Public Notices

A public notice is the primary method for advising all interested parties of a proposed activity for which a permit is sought. Soliciting comments and information necessary to evaluate the probable impacts on the public interest. Public notices are also published to inform the public about new or proposed regulations, policies, guidance or permit procedures.  

Public Notices published by the Los Angeles District are posted on these three pages. There are two types of Public Notices; Regulatory and Project Public Notices. Comments are due by the expiration date of the public notice. 

Only comments submitted by email or in hard copy format through a delivery service, such as the U.S. Postal Service, can be accepted.   Comments must be submitted to the address listed in the public notice.

Public Notice Manager

SPL-2024-0703-NLH-Dana Point Harbor West Breakwater EA

Los Angeles
Published July 3, 2024
Expiration date: 8/9/2024


Pursuant to the National Environmental Policy Act (NEPA), the U.S. Army Corps of Engineers, Los Angeles District (USACE) is preparing an Environmental Assessment (EA) to evaluate potential environmental impacts for the repair of the Dana Point Harbor West Breakwater (Proposed Action) [CECWP_SPL_112403]. If the EA identifies significant impacts that cannot be mitigated to a level that is less than significant, USACE would prepare an Environmental Impact Statement. If no unmitigable, significant impacts are identified, then USACE would prepare a Finding of No Significant Impact (FONSI). Concurrently, USACE is preparing a 404(b)(1) evaluation pursuant to Section 404 of the Clean Water Act for discharges of dredge material into waters of the U.S.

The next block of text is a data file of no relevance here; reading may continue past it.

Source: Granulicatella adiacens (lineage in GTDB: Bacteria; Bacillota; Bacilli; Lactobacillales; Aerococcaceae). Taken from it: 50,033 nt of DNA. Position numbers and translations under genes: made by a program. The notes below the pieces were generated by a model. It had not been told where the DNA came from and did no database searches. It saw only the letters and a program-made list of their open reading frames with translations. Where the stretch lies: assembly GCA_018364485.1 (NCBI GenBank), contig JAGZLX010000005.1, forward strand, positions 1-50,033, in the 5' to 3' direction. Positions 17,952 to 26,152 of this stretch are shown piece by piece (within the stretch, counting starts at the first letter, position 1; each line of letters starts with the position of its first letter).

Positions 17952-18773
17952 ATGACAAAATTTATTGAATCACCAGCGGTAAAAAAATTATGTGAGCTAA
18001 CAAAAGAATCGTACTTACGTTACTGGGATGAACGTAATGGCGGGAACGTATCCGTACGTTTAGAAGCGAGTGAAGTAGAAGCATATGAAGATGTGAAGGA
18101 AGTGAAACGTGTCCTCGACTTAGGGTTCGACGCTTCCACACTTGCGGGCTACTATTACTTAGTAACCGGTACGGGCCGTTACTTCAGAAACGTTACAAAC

Purpose and Description of the Proposed Action 

Dana Point West Breakwater provides protection to Dana Point Harbor from ocean waves and currents on the seaward side. The purpose of the Proposed Action is to restore the West Breakwater to the original design and dimensions to continue to provide protection to the harbor from the waves and currents, to ensure navigational safety, and to prevent damage and structural degradation of harbor facilities. The Proposed Action consists of performing repairs to the West Breakwater through replacing displaced armor stone from the crest to the toe of the slope, both on the seaward and harbor sides, and resetting some of the existing stone to interlock with the new stone. Repairs would not extend beyond the existing footprint. New armor stone would be sourced from either an offshore or land-based quarry. Work is expected to be completed by either a barge-mounted crane and flat-deck barges from the harbor side of the structure, or from a land-based crane that remains on the structure crest and progressively moves seaward as the repairs progress with delivery of stone by truck.